Global Office Investment Facing Pressures; Strong Fundamentals to Help


The global office investment sector, similar to other types of real estate, is coming under some pressure from the macro-economic environment. However, strong fundamentals should keep investment yields largely stable in many key markets, including Paris, London, Sydney, Mumbai and Dubai, Savills says in its first Global Capital Markets Quarterly update.

Edward Price, Associate Director – Capital Markets Middle East at Savills said: “Leasing activity across the office market in Dubai has remained strong over the last six months. The number of enquiries have gradually increased and the city has benefitted from the availability of Grade A space at affordable cost compared to other office hubs across EMEA. The office market in Dubai remains an attractive investment opportunity with estimated cash-on-cash prime office yields over 8%, second only to Mumbai and highest among the western and Asian countries ranked.”

Savills has assessed the likely interplay between the top-down (inflation, interest rate rises, geopolitical uncertainty) and bottom-up factors (limited availability of stock and weight of money causing competition between investors) that will determine the pricing of office assets over the next 12 months in major global cities.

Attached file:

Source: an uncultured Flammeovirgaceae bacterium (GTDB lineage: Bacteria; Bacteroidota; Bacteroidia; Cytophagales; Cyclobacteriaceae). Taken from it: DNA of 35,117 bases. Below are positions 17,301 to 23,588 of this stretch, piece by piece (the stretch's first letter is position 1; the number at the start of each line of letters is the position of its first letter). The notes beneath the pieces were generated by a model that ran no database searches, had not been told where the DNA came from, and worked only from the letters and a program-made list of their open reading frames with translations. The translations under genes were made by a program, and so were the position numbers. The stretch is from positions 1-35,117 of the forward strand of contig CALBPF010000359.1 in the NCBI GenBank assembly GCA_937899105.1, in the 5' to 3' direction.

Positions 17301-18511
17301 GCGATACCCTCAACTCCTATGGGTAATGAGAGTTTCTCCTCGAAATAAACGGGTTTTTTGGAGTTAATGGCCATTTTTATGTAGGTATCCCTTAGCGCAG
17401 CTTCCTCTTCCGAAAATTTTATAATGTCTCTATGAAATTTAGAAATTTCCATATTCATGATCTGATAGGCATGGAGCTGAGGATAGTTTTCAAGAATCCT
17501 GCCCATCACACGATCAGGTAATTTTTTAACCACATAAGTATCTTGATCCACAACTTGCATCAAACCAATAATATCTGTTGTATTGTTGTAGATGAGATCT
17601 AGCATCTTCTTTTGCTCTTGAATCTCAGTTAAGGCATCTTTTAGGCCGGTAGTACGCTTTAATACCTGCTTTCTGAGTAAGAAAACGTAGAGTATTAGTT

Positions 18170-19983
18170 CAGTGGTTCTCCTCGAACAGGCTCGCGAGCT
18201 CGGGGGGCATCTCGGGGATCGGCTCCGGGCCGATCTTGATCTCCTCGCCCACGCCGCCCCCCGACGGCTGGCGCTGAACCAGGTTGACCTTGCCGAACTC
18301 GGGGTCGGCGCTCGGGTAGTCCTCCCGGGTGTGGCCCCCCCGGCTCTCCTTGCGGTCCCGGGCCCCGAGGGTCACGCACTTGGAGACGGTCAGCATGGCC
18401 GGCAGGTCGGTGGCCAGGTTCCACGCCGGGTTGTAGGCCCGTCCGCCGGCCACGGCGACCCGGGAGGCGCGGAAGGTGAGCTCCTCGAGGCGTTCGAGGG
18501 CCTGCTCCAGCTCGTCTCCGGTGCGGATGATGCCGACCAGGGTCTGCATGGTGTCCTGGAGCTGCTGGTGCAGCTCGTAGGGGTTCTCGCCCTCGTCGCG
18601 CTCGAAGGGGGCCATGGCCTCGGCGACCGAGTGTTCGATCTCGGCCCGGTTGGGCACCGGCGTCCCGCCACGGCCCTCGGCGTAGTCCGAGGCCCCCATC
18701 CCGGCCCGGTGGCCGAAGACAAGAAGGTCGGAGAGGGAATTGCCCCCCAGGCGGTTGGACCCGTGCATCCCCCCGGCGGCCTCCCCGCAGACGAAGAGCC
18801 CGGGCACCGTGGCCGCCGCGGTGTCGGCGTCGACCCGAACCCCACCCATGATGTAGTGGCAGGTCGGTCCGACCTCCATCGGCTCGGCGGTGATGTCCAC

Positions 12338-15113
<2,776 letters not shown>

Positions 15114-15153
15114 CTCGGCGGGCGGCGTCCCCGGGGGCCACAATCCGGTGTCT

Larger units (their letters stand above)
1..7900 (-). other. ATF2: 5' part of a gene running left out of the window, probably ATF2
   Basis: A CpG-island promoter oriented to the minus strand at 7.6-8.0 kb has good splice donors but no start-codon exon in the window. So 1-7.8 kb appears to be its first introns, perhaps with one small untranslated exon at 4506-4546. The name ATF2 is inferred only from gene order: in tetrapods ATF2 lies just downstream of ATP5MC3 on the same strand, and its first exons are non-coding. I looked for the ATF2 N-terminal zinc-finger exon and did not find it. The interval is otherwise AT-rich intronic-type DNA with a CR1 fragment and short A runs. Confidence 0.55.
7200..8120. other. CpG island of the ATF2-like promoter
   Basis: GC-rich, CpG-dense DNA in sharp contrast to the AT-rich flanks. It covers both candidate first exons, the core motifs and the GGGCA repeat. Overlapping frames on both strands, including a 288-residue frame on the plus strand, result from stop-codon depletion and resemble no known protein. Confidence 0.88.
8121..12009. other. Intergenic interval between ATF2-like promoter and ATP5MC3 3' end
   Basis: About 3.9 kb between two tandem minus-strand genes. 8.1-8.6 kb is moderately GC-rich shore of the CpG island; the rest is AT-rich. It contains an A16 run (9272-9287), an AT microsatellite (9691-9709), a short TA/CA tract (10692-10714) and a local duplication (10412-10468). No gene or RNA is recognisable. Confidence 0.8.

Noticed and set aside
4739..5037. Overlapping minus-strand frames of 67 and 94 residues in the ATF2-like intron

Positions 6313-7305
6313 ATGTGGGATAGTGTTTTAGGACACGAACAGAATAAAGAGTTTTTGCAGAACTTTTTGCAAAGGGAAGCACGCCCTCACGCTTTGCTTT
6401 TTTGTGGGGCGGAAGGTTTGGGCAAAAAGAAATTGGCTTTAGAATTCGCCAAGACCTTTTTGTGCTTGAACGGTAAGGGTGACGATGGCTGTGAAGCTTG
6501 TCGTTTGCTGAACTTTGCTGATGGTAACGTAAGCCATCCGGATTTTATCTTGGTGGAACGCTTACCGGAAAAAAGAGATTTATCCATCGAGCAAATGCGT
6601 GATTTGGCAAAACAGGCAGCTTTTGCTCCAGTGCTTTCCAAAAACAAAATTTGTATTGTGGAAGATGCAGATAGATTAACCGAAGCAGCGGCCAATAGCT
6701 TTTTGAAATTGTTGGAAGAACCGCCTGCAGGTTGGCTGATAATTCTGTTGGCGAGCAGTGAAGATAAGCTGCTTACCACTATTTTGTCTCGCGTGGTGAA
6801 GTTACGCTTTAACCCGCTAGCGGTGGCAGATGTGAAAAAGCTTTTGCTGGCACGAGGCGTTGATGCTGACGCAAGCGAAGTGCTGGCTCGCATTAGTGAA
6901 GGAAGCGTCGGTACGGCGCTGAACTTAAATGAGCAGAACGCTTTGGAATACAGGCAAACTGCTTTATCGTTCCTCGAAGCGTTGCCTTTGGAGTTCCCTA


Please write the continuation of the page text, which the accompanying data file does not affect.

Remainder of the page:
The US may be most exposed to macro top-down factors, with expectations of a significant tightening in financial conditions and limited pricing power for landlords potentially leading to yields rising in New York and Los Angeles. European investors meanwhile may continue to benefit from solid occupier demand and a lack of supply in the prime and core segments of the market, keeping yields stable.

Meanwhile, in Asia, domestic market-specific characteristics dominate the regional narrative. In Tokyo for example, cash-on-cash returns will remain attractive given little upward pressure on interest rates, which will support further yield compression, while the outlook for Shanghai has deteriorated amid a challenging domestic economic backdrop.

 The recovery in occupier demand and a shortage of prime office stock across most major markets has encouraged greater investor activity. Global investment in offices hit a record of US$130 billion in the final quarter of 2021, with momentum spilling into the beginning of this year. The US$82 billion transacted globally in Q1 was up 25% on the year, and only 3.5% shy of the five-year average leading up to Covid-19.

Increased uncertainty will underpin a flight to safety which, combined with an increasing focus on ESG, will favour Grade A office buildings in major cities.


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